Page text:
Designing for Mixed Reality on the Hololens
I spent the last 4 days immersed in mixed reality at the Reality, Virtually Hackathon at the MIT Media Lab.
Over 350 participants organized into teams of 3–5 people created games, professional tools, story-telling experiences, and medical technology to do everything from teach refugee children to speak English, improve the memory of people suffering from Autism and play frisbee golf on an asteroid belt in outer space.
Initial Reactions to Mixed Reality
Eugene Chung, of the VR-focused Penrose Studios, predicts that VR + AR will converge as an industry, with AR eventually taking the lead. After spending the weekend immersed in augmented reality though, I was struck by how many design considerations differed between the two.
The initial sensation of putting on the Hololens was pretty awesome. It’s lighter, it’s less jarring than a VR headset since you see the room around you, and interacting with a hologram in actual space feels almost natural (unlike putting on a Rift or a Vive).
Everyday applications of the Hololens are pretty clear — and so are its current limitations. The Microsoft team pointed out some useful guidelines that highlighted the current state of the hardware:
- This thing is designed for the indoors. Infrared light doesn’t play well outside, the social implications of walking around with a Hololens on your face aside.
- Battery life is limited. An experience needs to consider a 2–3 hour battery life if it requires a user be un-tethered.
- Arm fatigue is real. I envisioned throwing on a headset and waving my arms around like a conductor for hours. In practice, you’re pretty tired after 10 minutes and glad to lean on voice command (more on that later).
- The field of view — woah. I also envisioned putting on a Hololens and swimming in holographic magic. In reality, you put on the headset, and look through a 16:9 window into a field of holographic magic. Rumor has it this will expand soon, but for now, it’s one of the biggest design considerations to keep in mind.
By the far the most exciting thing about working in augmented and mixed reality is the lack of best practices. It’s a book waiting to be written.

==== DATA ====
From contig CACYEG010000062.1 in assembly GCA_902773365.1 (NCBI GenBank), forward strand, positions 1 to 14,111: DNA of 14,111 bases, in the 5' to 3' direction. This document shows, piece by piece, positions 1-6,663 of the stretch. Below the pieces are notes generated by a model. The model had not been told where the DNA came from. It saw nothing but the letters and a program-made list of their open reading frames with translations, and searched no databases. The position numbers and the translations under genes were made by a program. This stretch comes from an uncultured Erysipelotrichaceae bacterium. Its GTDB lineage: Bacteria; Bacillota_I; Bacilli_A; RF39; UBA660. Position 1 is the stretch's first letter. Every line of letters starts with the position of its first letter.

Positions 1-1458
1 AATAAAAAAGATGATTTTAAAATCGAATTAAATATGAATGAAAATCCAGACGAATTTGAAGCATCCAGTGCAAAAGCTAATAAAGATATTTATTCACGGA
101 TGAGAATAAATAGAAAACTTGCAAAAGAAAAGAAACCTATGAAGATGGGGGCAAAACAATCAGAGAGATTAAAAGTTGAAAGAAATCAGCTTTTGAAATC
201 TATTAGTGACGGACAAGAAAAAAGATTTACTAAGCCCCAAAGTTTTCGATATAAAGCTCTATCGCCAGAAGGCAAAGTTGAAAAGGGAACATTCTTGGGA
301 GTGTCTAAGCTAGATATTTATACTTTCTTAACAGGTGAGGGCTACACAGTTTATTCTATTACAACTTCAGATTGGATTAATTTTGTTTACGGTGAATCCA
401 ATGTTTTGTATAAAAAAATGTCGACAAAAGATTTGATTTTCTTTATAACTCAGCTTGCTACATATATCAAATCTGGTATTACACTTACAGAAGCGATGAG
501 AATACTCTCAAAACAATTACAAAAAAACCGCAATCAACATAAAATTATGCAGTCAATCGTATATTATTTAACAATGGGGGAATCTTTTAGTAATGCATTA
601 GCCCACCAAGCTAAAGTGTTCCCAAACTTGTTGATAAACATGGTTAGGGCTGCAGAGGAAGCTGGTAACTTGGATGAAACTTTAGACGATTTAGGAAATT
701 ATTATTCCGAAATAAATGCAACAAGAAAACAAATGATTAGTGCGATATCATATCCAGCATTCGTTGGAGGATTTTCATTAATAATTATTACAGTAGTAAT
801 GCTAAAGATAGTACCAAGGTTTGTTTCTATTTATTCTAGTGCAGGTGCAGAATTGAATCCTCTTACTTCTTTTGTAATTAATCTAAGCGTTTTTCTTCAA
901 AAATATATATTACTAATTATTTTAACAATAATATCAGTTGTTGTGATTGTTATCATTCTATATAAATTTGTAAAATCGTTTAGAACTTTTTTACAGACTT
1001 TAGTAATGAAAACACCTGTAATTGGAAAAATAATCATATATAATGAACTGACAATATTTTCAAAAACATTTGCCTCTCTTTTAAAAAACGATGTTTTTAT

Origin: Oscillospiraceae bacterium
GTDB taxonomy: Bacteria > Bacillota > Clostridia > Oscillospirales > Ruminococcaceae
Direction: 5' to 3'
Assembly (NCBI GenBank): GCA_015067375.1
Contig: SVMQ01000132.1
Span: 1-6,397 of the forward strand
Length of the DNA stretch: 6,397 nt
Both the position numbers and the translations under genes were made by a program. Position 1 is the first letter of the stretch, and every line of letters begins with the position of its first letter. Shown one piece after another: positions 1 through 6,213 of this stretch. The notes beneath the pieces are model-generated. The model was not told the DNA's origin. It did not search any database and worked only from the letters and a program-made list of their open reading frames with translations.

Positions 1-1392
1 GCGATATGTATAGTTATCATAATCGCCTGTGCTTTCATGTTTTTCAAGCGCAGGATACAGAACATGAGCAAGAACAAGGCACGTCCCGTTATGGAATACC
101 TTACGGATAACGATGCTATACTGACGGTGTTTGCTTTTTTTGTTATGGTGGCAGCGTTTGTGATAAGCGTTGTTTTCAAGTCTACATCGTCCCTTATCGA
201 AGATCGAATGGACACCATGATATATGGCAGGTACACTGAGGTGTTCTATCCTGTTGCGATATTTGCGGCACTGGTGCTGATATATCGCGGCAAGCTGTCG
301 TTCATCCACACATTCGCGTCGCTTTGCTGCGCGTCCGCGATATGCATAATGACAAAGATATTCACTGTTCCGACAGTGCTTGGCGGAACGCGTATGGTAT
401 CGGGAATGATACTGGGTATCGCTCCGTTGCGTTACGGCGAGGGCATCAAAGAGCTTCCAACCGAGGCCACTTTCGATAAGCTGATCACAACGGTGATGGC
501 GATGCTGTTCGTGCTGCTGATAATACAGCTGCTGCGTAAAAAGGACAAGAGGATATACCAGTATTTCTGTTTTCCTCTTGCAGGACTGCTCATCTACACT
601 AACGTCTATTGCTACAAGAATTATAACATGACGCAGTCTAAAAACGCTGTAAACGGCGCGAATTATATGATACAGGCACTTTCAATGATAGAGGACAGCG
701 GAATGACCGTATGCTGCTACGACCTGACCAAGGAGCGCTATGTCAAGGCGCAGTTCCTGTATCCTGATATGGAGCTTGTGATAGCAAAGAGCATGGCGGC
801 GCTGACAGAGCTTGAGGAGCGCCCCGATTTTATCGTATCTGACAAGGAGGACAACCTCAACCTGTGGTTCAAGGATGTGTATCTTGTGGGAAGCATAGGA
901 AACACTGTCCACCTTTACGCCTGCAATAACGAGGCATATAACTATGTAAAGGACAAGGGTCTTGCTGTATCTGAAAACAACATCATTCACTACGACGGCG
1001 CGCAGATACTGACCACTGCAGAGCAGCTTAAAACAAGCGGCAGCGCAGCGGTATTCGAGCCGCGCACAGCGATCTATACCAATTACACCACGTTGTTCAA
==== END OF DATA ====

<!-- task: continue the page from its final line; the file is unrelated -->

That said, mentors from UCLA, Microsoft, Harvard etc had critical insights that saved us a bunch of time over the weekend. In the design field, I feel we’re more prepared with every new technology to learn and formalize good design faster — very hopeful to see it happen here.
Our team set out to explore how mixed reality could be a tool for self-improvement. We worked on a focus application that guided you throughout a task, improving your productivity.
Here are a few things I learned about designing in a world of holograms.
Awareness of Real Space — The Room
Spacial awareness is a fascinating frontier in digital design! Before putting pen to paper, ask the following:
- Is the user sitting or standing?
- What’s their proximity to the task at hand?
- What does the room look like? How’s a user’s mobility? How much room do they have to navigate?
- Am I going to intercept windows or glossy surfaces? The Hololens can’t map those.
This was so fun to work with in designing for AR. You aren’t just playing with simulation — you’re interacting with virtual elements in the physical world and have both in your tool kit.
Consider using physical devices like QR-code equipped blocks as a metaphor for anything from a controller to moving walls in a video game. With spacial mapping in the Hololens, you can pin objects to a surface and drop them to the lowest plane (ie. set them on the floor or a table).
This is especially useful when you realize the limitations of gesture control.
You aren’t just playing with simulation — you’re interacting with virtual elements in the physical world and have both in your tool kit.
Spacial Awareness: Holographic Space
The fact that everything exists in real space means you can walk behind things you place around the room.
I was super weirded out that floating application screens were blue dead space when I walked behind them, a good reminder to consider all dimensions in the design phase.